Eliminating the Third Party Control Barrier to Identifying Juvenile Sex Trafficking Victims
This paper evaluates the fundamental importance of defining sex trafficking to include all instances of commercial sexual exploitation of minors. Beyond the question of whether force, fraud or coercion was used by the offender, this discussion addresses the impact of requiring that a third party, in particular a trafficker, has caused a minor victim to engage in commercial sexual activity in order for a minor to be recognized as a sex trafficking victim.
While federal law states that any commercially sexually exploited minor is a victim of sex trafficking, some state statutory schemes mandate identification of a controlling third party or trafficker in order for instances of commercial sexual exploitation of children to be identified as sex trafficking. This means if a buyer directly pays a minor or offers food or shelter in return for sex acts, then this child may not be identified as a victim.
Alternatively, even when a trafficker is involved, if the minor does not identify the trafficker, the exploitation will not be identified as an instance of sex trafficking. This is problematic since victims often deny the extent of their own exploitation and often experience trauma-bonding making it difficult or impossible for children to disclose their trafficker. Instead of being identified and provided protections as a trafficking victim, the child could be prosecuted for prostitution in many jurisdictions.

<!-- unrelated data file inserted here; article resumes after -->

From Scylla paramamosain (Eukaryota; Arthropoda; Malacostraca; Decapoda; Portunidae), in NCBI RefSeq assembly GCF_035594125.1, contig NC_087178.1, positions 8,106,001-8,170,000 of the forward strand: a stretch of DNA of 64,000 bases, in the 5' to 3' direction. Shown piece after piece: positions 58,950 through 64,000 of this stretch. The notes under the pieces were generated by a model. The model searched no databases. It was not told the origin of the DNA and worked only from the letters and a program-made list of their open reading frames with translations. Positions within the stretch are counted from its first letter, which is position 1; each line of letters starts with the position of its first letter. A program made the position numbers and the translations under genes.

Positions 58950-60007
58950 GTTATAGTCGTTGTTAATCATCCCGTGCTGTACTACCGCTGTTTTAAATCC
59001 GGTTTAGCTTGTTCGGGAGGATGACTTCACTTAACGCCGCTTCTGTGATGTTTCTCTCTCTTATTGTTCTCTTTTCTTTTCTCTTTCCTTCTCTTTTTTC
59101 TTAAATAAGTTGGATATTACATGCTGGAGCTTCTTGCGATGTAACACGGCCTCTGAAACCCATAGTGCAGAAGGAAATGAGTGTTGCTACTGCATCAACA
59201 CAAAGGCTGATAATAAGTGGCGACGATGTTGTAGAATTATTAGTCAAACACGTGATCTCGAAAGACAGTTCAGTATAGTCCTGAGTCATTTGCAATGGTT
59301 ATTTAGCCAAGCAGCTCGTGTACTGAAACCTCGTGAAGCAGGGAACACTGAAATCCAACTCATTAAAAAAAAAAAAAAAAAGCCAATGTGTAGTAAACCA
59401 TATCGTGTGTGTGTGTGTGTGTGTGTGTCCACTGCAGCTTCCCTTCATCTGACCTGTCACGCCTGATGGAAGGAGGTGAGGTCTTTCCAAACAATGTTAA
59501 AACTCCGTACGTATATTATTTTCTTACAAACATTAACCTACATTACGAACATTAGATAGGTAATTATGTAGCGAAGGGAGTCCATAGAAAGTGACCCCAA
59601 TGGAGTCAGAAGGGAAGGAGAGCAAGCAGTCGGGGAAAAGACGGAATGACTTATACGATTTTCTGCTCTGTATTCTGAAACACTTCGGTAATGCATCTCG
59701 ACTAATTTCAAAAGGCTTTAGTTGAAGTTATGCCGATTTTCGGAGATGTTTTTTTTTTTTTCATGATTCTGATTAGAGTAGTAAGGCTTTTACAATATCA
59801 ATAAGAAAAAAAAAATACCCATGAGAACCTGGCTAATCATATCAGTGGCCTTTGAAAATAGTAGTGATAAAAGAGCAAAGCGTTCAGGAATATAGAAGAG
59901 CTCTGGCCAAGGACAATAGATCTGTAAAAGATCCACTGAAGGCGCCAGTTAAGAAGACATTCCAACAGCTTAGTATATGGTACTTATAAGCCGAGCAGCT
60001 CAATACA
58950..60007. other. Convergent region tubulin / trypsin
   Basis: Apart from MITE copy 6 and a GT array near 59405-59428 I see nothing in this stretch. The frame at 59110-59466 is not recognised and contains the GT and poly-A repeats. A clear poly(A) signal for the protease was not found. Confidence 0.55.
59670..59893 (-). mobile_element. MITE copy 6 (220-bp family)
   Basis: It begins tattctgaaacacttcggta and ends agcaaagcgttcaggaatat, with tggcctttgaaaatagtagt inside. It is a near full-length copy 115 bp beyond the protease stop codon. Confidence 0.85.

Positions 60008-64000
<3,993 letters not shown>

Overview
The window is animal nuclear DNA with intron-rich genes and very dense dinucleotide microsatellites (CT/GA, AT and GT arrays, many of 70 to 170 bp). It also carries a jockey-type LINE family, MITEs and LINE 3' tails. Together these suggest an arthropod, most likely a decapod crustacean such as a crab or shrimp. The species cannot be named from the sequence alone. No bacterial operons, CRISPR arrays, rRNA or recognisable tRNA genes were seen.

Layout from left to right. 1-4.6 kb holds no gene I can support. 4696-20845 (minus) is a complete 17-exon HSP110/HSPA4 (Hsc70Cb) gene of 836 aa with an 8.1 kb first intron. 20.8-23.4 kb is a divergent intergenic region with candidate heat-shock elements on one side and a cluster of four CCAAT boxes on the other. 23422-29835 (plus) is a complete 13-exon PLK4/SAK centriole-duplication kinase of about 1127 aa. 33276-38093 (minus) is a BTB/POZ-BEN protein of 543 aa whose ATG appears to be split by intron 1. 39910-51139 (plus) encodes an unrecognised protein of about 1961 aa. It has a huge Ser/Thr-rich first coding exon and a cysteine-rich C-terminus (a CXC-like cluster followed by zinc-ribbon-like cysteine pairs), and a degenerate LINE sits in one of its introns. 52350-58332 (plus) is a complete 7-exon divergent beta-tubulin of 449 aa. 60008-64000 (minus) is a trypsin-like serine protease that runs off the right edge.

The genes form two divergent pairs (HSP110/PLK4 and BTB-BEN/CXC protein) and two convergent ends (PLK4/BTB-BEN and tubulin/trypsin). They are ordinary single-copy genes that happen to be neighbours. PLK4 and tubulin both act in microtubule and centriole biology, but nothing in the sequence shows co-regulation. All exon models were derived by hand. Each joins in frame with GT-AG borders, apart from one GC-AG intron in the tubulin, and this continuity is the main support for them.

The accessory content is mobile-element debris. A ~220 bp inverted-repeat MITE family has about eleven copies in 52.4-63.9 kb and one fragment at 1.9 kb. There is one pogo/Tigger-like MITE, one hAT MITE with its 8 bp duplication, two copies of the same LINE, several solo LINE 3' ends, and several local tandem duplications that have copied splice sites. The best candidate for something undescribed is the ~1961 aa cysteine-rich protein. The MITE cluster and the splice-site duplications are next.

At its core, requiring the presence of third party control ignores the fact that buyers are committing the very exploitation that the trafficking laws were enacted to punish. Failure to recognize the conduct of buyers as acts of sex trafficking ignores the definition of trafficking.
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JuST Response Council Members
- NANCY BALDWIN, HICKEY FAMILY FOUNDATION
- LAURA BOYD, FOSTER FAMILY-BASED TREATMENT ASSOCIATION
- VEDNITA CARTER, BREAKING FREE
- CARLA DARTIS, ALAMEDA COUNTY DISTRICT ATTORNEY’S OFFICE
- MELINDA GIOVENGO, YOUTHCARE
- LISA GOLDBLATT GRACE, MY LIFE MY CHOICE
- YOLANDA GRAHAM, DEVEREUX GEORGIA TREATMENT NETWORK
- MICHELLE GUYMAN, LOS ANGELES COUNTY PROBATION DEPARTMENT
- MARIAN HATCHER, COOK COUNTY SHERIFF’S OFFICE
- STEPHANIE HOLT, MISSION 21
- REBECCA JOHNSON, AIM / ENGEDI REFUGEGRETCHEN KERR, NORTHLAND, A COMMUNITY CHURCH
- LINDA KRIEG, ACTING CHIEF EXECUTIVE OFFICER, NATIONAL CENTER FOR MISSING & EXPLOITED CHILDREN
- ALEXANDRA PIERCE, OTHAYONIH RESEARCH
- MARGIE QUIN, TENNESSEE BUREAU OF INVESTIGATIONS
- DOMINIQUE ROE-SEPOWITZ, SEX TRAFFICKING INTERVENTION RESEARCH OFFICE, ARIZONA STATE UNIVERSITY
- MALIKA SAADA-SAAR, HUMAN RIGHTS PROJECT FOR GIRLS
- LINDA SMITH, SHARED HOPE INTERNATIONAL
- CAROL SMOLENSKI, ECPAT-USA
- JEN SPRY, PENNSYLVANIA COALITION AGAINST HUMAN TRAFFICKING
- PEG TALBURTT, LOVELIGHT FOUNDATION
Field Expert Endorsers
- Dave McCleary, Rotarians Against Child Slavery
- Shea M. Rhodes, Villanova Law School Institute to Address Commercial Sexual Exploitation
- Heather Stockdale; Georgia Cares
- Justice Bobbe J. Bridge (ret), Center for Children & Youth Justice
- Autumn Burris, Survivors for Solutions
- Alex Trouteaud, youthSpark
- Kate Price, University of Massachusetts Boston